Thursday, February 05, 2009

Silent State, Secret State, State of Terror

Unless you have been living under a rock for the last eight plus years most of us are aware of the illegal wire tapping of U.S. citizens, and the ability for the federal government to look at your library records in case you are a terrorist intent on blowing up whatever and have been looking up how to make a bomb. You would also be aware that the mostly manufactured threat of terrorists is one of the biggest hoaxes ever which has been used to justify domestic spying, to continue the War on Terror, even though it is taking a huge toll on human life and breaking the bank which is already broken, and to provide huge profits for the war industry. Oil is certainly a consideration as well. All of these grease the rails for politicians to gain those all-important campaign contributions needed to win elections. Think of it as the proverbial perpetual motion machine. It is a system that feeds on itself like the Worm Ouroboros of mythology. You should realize as well that the U.S. has been doing this for many, many years long before Bush came into office. Indeed Bush was just more unabashed about it than previous presidents, a matter of style if you will.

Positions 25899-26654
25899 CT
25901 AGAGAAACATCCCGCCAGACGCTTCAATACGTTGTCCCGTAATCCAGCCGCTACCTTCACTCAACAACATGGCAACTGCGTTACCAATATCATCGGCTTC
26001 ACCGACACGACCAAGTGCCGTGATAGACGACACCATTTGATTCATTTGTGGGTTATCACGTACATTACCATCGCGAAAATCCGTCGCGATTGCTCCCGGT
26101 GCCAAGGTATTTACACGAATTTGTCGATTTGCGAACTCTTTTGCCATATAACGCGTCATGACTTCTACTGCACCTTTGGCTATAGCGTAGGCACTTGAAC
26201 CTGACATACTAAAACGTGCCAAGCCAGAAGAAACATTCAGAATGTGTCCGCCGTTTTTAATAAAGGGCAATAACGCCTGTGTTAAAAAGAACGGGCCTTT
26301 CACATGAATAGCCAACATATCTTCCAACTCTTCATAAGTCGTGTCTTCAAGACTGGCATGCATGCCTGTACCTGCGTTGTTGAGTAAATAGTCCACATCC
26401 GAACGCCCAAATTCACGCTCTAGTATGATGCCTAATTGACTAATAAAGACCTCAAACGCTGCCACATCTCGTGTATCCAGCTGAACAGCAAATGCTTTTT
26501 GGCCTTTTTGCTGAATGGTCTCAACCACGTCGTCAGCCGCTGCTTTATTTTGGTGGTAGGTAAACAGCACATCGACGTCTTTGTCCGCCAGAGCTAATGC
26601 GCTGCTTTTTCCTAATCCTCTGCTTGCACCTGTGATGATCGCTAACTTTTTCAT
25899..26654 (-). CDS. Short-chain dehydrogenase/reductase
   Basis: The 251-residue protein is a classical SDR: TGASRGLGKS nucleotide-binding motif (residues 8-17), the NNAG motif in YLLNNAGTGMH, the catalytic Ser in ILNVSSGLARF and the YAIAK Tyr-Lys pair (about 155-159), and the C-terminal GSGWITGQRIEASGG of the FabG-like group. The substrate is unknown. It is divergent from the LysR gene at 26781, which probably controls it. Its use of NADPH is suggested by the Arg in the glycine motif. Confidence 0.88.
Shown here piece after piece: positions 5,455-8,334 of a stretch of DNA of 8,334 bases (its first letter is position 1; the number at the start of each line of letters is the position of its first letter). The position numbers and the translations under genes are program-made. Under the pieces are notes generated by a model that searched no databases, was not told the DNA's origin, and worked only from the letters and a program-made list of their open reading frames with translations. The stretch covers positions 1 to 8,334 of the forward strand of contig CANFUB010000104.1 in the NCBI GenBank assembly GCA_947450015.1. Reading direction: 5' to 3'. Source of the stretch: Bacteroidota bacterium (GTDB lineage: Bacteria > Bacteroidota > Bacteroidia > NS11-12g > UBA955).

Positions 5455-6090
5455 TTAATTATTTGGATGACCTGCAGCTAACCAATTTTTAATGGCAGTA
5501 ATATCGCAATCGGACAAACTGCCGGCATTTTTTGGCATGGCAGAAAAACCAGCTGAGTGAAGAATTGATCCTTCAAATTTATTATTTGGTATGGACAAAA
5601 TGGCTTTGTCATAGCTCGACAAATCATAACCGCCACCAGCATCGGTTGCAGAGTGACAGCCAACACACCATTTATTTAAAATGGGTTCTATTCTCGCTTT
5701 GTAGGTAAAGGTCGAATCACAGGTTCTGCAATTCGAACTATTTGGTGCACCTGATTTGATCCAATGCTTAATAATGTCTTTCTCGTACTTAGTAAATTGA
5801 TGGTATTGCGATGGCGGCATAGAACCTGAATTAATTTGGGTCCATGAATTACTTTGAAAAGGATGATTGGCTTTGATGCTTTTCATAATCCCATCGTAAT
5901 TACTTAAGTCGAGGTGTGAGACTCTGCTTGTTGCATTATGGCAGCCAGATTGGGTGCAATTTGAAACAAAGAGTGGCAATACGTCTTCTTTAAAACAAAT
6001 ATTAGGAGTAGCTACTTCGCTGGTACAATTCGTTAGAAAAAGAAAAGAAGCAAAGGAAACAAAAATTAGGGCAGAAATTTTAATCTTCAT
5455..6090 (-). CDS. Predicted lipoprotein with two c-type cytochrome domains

Another aspect of this state of terror is the extraordinary rendition carried out by the federal government where people are kidnapped and sent to secret prisons to be tortured and perhaps murdered. This is done in the name of national security but surely it is madness, as loony as the whole war on terror is itself which by any sane standard is idiotic and pointless. In a previous post I linked to an essay by Allan Nairn who described the process of secret torture prisons utilized by the U.S. government, grim places where the victims of extraordinary rendition are sent. Below is an excerpt to refresh your memory.


If you're lying on the slab still breathing, with your torturer hanging over you, you don't much care if he is an American or a mere United States - sponsored trainee.

When President Obama declared flatly this week that "the United States will not torture" many people wrongly believed that he'd shut the practice down, when in fact he'd merely repositioned it.

Obama's Executive Order bans some -- not all -- US officials from torturing but it does not ban any of them, himself included, from sponsoring torture overseas.